March 2013 Bar Bulletin
 
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March 2013 Bar Bulletin

Law and Basketball: All the Right Moves

By Jeff Liang and Thuy Nguyen

 

With March MadnessĀ® and the NBA playoffs approaching, young lawyers and law students can draw lessons from basketball to help advance their careers.

A common theme in Malcolm Gladwell's book, Outliers, is the "10,000-Hour Rule," which states that the key to success in any field is based on the time you spend practicing a specific task. You can achieve success in a field after spending 10,000 hours to hone your skills. Steve Nash, Sue Bird and LeBron James met the 10,000-Hour Rule and achieved success as professional basketball players. So how do young attorneys or law students meet the 10,000-Hour Rule?1

Meeting the 10,000-Hour Rule as an attorney is more than just billing 2,000 hours per year for five years. Similar to basketball, the players named above didn't become stars by only playing in 82 games a year at 48 minutes per game (that's 65.6 hours for a full season). They met the 10,000-Hour Rule by playing pick-up games, watching film and tapes, studying the habits of other players, and practicing.

This article highlights the habits of a few professional basketball players that can help young attorneys and law students achieve success as attorneys.

Steve Nash: Learning the Basics

Nash grew up in Vancouver, B.C. and was told that he lacked the physical skills needed to succeed as an NBA player. Nash dedicated himself to learning the basics of basketball and specifically focused on dribbling and shooting. He learned to dribble a tennis ball proficiently while walking to school and had a personal practice regimen of shooting 50 right-handed lay-ups, 50 left-landed lay-ups, 25 free throws and 30 jump shots.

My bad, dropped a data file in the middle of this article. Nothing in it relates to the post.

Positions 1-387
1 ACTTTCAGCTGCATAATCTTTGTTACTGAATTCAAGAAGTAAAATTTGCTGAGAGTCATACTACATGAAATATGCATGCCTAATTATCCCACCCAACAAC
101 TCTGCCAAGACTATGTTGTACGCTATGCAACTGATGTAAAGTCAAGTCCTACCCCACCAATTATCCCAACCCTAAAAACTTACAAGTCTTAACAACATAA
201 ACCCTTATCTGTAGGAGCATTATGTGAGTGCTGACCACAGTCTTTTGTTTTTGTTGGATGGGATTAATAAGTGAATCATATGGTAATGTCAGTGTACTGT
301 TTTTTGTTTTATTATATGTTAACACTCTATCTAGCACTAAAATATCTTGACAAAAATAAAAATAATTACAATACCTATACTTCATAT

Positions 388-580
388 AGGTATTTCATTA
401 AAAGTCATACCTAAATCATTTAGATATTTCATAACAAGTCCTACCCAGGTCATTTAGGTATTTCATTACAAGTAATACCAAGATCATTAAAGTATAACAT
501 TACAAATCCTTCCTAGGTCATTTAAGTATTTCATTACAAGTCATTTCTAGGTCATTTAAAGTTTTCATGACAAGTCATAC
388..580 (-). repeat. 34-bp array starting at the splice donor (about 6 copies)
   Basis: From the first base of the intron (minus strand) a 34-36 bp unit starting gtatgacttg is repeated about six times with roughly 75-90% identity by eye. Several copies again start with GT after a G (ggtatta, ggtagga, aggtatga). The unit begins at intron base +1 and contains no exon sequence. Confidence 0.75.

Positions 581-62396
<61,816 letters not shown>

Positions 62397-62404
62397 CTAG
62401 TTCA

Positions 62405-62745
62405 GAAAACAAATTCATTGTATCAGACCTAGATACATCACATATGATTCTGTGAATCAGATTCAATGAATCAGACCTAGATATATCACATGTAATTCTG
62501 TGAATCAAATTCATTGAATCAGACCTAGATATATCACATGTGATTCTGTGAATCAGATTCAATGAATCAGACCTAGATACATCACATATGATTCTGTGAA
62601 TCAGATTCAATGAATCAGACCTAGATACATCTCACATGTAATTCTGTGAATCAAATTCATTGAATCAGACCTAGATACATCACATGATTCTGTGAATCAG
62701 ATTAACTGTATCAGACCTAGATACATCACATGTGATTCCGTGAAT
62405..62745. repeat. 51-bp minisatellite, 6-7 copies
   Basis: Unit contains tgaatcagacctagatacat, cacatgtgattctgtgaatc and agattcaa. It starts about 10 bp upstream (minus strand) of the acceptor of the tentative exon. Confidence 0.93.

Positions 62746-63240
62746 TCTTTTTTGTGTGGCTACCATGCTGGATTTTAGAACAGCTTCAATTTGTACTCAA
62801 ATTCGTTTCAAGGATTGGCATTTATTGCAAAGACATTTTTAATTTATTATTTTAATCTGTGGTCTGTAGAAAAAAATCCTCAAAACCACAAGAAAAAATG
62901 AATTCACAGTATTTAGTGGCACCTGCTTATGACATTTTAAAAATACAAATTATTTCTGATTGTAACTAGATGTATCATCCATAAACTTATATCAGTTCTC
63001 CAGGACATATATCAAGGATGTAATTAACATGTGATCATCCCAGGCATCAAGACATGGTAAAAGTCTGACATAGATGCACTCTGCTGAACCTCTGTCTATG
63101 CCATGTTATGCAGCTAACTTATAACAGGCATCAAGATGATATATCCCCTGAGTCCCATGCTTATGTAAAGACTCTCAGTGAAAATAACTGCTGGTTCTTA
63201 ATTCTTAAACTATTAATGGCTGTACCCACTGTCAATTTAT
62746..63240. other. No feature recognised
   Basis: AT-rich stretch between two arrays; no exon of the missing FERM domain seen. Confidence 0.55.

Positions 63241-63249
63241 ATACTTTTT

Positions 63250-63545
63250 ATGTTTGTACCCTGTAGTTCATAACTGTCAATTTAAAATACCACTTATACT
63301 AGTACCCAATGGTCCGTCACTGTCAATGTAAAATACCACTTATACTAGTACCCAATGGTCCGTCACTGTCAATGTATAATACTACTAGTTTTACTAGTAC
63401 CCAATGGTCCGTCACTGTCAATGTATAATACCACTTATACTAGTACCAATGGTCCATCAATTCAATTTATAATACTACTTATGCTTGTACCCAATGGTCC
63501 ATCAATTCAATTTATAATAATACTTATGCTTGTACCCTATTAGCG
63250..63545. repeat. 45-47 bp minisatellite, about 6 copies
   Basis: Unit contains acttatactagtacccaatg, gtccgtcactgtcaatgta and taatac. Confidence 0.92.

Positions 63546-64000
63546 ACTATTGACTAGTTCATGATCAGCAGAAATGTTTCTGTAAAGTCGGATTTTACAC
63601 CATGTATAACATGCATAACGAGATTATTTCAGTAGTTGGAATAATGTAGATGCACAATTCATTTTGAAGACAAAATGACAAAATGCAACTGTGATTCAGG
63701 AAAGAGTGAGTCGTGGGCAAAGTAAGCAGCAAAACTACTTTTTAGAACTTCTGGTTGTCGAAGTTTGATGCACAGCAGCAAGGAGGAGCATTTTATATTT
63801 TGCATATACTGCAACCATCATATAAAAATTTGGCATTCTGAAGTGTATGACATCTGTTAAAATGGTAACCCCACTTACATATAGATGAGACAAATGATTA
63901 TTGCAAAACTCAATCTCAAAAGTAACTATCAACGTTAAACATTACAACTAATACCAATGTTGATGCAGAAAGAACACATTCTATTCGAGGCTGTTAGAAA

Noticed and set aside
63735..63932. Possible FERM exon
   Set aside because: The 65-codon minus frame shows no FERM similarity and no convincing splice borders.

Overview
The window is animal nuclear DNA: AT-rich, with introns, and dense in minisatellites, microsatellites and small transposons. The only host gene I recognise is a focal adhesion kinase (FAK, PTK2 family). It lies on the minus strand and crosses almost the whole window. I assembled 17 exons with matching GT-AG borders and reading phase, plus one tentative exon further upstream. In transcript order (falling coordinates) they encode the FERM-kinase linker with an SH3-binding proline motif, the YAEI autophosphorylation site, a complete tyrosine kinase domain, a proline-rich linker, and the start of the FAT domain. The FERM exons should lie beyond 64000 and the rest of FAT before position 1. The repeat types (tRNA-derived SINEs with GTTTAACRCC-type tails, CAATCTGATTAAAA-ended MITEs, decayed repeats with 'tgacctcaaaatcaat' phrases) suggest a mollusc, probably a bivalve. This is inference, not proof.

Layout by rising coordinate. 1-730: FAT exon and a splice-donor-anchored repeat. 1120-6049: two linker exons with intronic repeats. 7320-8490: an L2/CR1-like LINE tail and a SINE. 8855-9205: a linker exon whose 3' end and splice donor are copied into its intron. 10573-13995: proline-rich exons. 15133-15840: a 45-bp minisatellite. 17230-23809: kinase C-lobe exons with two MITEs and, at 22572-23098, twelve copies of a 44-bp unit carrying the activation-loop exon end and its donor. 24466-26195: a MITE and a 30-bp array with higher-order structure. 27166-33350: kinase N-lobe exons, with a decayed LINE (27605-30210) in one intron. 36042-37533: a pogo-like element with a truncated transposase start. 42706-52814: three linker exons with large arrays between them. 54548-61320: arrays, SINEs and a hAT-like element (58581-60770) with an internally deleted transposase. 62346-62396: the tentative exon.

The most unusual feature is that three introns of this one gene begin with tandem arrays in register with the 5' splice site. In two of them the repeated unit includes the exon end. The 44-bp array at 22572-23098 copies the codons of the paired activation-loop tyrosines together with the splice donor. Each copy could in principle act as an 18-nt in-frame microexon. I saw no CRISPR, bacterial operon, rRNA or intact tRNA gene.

Learning to dribble and practicing your ability to shoot a basketball are equivalent to being in complete control of your legal career and professional development: only you can advance yourself. Poor dribbling or poor shooting could lead to a seat on the bench or being cut from the team. For your legal career, failing to learn the basics could lead to your clients or colleagues seeing you as unreliable.

Successful basketball players need to learn the basic fundamentals of dribbling and shooting. Similarly, young attorneys and law students should know the basics of being a lawyer. Develop a routine or checklist when a partner or client asks for your help. Also, monitor your time so that you can develop a consistent routine when you draft a motion, research an area of law or lead a meeting.


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